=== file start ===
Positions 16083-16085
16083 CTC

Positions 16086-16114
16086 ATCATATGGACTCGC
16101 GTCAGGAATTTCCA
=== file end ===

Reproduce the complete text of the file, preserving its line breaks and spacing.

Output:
Positions 16083-16085
16083 CTC

Positions 16086-16114
16086 ATCATATGGACTCGC
16101 GTCAGGAATTTCCA